Time goes by like a dream
No matter how hard you run
Some things are better left unsaid
Some things are better left undone

Driven by Castelein’s punchy dobro, the surprisingly hard-charging newgrass shuffle Hard Night has a full band with bass, drums and organ; it reminds of Jenifer Jackson‘s latest adventures in Americana. “It’s just one of those days,” McRae sighs with a wounded resignation as the bittersweetly swaying, subtly Tex-Mex tinged If You Need Me gets underway. The plainspoken Reach You offers a stark, telling look at how you can never count on someone staying on the same track with you: ” Too many nights feeling brokedown and bruised,” as McRae puts it..

The album’s title cut rises toward an unexpectedly ornate, majestic peak, awash in lingering steel guitar over a big thumping beat. The album’s best track is the broodingly scrambling Oklahoma shuffle Red Dirt Road, propelled by more crescendoing Castelein dobro work. By contrast, Andersen’s keening steel fuels A Long Time, a bitter lament for years wasted waiting for dashed hopes to come true.

With McRae’s high lonesome avian metaphors, Rare Bird offers a bittersweet shout-out to a restlessly insatiable type. Driven by Castelein’s psychedelic acoustic fretwork, Tell It Again looks back to 70s Britfolk. The album closes with Rose, a Willie Nelson-esque, jazz-tinged lullaby and then the nocturnal ballad All the Days That Have Come Before, McRae’s narrator taking a decisive step away from the past. It’s an unselfconsciously intense way to wind up this mix of vividly melancholy tunesmithing.

Free Music Fridays at the American Folk Art Museum: Good Times and Good Tunesmithing

One of this city’s most consistently fun weekly events is Free Music Fridays at the American Folk Art Museum at Lincoln Square, just across the street from the uptown 1 train exit at 66th Street. Even if you can’t get out of work in time to catch the 5:30 PM opening act, the show typically goes til a little after 7. The crowd is a mix of local kids, retirees, tourists and friends of the bands, and wine is available for a donation to the museum.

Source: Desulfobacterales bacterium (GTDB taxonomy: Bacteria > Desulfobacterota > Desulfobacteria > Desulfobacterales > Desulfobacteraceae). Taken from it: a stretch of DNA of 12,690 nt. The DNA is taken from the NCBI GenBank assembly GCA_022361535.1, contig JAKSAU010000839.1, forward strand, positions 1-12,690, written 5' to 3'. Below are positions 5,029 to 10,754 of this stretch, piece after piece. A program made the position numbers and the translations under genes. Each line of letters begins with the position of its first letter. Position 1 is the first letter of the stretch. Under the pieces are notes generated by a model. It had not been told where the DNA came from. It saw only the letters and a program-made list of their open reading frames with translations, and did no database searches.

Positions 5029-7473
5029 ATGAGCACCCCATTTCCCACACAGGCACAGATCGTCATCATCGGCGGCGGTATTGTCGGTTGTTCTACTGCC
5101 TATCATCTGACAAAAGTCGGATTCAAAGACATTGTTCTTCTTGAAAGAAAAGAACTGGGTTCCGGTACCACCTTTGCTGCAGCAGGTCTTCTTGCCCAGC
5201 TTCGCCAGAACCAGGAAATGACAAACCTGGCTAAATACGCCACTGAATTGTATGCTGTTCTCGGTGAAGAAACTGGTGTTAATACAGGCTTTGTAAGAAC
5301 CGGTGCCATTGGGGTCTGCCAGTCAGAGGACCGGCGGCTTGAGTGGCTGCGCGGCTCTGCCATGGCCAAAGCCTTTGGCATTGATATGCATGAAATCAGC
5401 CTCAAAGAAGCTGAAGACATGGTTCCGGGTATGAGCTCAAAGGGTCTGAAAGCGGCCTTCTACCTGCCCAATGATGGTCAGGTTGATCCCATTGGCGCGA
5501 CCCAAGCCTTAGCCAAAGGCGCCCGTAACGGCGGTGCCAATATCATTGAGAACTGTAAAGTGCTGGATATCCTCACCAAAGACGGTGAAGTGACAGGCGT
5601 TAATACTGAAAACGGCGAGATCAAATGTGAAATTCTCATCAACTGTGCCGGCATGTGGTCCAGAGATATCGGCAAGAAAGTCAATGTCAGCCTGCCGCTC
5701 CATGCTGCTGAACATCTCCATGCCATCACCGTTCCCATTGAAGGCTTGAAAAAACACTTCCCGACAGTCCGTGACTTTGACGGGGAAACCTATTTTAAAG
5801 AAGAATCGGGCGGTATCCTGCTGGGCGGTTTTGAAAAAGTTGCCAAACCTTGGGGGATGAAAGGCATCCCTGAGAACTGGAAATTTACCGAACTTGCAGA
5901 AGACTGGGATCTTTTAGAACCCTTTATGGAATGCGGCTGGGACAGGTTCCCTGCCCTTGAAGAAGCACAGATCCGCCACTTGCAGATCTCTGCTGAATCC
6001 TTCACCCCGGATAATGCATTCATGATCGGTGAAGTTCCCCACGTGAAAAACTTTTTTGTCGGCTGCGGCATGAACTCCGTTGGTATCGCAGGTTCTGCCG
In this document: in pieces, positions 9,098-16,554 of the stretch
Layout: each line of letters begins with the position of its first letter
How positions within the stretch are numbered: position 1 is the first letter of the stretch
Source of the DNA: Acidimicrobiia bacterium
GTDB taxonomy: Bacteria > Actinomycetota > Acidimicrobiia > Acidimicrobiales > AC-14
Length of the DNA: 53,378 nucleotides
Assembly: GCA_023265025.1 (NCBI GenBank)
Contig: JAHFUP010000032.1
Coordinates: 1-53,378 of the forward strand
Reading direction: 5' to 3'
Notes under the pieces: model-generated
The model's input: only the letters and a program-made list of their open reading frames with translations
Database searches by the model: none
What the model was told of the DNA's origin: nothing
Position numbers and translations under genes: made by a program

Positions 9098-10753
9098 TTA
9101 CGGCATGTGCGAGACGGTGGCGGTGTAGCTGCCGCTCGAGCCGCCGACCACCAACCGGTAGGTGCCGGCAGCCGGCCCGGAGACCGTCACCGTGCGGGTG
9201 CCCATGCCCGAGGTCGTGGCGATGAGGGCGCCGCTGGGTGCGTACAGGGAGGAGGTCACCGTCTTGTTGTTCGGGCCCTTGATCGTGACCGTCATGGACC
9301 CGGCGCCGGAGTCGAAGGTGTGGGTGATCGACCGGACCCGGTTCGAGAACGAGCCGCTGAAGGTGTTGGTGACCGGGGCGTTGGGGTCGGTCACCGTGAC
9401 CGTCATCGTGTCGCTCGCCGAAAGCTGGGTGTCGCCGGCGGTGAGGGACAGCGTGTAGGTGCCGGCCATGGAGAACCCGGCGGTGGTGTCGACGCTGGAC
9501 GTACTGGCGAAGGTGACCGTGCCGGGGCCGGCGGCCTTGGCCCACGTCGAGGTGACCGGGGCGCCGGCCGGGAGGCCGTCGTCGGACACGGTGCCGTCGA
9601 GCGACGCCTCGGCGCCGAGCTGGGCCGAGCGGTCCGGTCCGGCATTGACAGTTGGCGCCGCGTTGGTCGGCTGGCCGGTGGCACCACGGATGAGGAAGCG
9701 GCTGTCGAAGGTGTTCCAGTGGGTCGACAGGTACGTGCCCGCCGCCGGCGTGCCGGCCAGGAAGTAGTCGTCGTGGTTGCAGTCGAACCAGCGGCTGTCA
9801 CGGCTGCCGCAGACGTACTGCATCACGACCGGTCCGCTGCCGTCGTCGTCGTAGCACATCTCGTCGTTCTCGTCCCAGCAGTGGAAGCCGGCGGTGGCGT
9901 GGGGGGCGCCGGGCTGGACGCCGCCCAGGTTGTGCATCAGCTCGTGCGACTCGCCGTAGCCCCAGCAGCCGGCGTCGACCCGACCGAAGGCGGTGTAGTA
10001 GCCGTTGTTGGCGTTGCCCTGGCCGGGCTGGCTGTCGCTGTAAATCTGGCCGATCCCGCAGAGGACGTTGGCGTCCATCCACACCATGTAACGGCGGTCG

Lara Ewen – a modest and unselfconsciously brilliant folk noir singer and a strong tunesmith as well – books a diverse mix of mostly acoustic songwriters as well as oldtime folk, blues and Americana performers. She draws on a deep pool of New York talent, including many acts from the Jalopy scene, plus the occasional national touring artist. The natural reverb in the museum’s high-ceilinged atrium adds a cathedral-like ambience: many acts like to play here unamplified. Lately there have been shows pretty much every week, a positive development considering that the series went on a lengthy hiatus last summer to accommodate one of the museum’s many, constantly changing exhibitions. This Friday’s show is a particularly good one, with Beatlesque popsinger Jeff Litman, Clifford Westfall and Girls on Grass‘ paisley underground guitarist/frontwoman Barbara Endes, and Americana guitar genius Tom Clark.

This year has been an especially good one at the museum so far. The highight of February’s shows was Jessi Robertson, who didn’t waste any time warning the crowd that most of her songs mine pretty disturbing territory. In one number which had to with stab wounds, she revealed that her hands have an inherited tendency to get a little shaky in pubilc: not part of the skillset that makes a good slasher. In a mix of artsy but terse post-PJ Harvey acoustic rock as well as older, more opaque material, Robertson aired out her signature, throaty, otherworldly wail, channeling sheer emotional destitution, alienation and abandonment – and some good jokes. The funniest number in her set had a title along the lines of “I hope I hurt you more than you hurt me.” Robertson plays at around 9 this Saturday, April 25 at Pine Box Rock Shop, opening for her lead guitarist Rony Corcos’ excellent power trio Rony’s Insomnia.